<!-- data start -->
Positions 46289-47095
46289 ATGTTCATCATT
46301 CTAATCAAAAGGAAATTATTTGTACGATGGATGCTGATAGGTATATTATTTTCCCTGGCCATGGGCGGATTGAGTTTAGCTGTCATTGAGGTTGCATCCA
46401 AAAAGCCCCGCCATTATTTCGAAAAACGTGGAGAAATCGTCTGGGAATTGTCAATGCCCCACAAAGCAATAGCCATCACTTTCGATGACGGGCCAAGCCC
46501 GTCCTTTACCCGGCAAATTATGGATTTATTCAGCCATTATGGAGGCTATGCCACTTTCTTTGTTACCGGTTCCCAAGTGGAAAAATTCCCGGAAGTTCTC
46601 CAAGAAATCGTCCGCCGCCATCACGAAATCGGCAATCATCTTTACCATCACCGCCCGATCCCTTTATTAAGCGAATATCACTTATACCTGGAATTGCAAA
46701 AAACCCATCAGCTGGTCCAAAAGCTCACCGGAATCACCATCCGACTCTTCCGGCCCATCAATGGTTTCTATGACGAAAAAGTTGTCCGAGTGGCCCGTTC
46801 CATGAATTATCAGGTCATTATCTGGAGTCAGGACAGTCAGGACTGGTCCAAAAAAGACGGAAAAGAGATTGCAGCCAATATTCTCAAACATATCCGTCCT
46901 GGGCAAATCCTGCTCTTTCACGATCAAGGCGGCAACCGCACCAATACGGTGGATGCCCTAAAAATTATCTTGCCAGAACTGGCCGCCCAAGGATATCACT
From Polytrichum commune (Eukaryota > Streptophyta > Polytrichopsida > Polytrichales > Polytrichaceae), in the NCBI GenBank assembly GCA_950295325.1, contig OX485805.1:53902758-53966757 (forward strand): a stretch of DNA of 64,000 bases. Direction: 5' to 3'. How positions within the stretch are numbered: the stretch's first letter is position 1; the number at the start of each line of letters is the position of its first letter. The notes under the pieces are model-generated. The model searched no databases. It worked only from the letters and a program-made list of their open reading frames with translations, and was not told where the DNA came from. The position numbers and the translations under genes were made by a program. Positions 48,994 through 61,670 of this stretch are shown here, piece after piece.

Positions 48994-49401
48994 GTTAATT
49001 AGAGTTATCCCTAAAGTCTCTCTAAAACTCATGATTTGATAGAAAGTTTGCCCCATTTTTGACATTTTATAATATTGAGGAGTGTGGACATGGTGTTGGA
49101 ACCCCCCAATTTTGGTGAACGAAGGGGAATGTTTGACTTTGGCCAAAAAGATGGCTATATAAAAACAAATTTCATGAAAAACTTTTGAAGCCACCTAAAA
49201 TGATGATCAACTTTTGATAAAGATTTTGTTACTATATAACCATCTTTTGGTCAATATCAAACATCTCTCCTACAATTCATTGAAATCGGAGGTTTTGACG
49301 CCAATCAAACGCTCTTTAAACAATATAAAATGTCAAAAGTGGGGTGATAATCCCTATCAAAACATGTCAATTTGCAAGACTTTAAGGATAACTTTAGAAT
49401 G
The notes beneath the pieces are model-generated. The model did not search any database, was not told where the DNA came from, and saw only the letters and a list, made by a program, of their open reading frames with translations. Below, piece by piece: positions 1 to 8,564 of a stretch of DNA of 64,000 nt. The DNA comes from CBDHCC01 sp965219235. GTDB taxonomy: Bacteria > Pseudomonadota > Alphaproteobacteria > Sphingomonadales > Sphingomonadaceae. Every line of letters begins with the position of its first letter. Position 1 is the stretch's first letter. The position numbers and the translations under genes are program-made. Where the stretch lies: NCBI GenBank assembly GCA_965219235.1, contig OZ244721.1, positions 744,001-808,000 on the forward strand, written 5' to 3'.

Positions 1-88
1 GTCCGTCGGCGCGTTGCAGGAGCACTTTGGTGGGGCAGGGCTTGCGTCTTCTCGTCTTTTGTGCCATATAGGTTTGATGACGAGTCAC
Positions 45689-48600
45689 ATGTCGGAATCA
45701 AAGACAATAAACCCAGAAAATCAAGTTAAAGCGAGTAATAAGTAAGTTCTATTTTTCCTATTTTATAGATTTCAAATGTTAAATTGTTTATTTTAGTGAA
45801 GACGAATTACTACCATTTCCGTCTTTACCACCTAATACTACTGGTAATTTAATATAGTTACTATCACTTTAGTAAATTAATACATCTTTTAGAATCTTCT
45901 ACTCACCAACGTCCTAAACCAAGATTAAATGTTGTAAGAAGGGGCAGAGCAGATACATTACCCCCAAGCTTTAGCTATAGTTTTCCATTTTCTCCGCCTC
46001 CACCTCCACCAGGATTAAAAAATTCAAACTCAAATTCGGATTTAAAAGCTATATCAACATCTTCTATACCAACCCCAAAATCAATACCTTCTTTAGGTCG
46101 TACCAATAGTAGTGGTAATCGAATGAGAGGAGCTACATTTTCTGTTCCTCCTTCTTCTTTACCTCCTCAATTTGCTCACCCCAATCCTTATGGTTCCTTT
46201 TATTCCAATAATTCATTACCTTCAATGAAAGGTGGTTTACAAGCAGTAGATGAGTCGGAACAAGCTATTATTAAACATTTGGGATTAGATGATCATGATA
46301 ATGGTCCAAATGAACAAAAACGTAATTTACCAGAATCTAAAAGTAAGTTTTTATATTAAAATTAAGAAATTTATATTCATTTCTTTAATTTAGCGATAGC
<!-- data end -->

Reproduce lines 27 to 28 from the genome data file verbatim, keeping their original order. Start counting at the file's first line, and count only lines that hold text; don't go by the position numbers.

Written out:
46101 TACCAATAGTAGTGGTAATCGAATGAGAGGAGCTACATTTTCTGTTCCTCCTTCTTCTTTACCTCCTCAATTTGCTCACCCCAATCCTTATGGTTCCTTT
46201 TATTCCAATAATTCATTACCTTCAATGAAAGGTGGTTTACAAGCAGTAGATGAGTCGGAACAAGCTATTATTAAACATTTGGGATTAGATGATCATGATA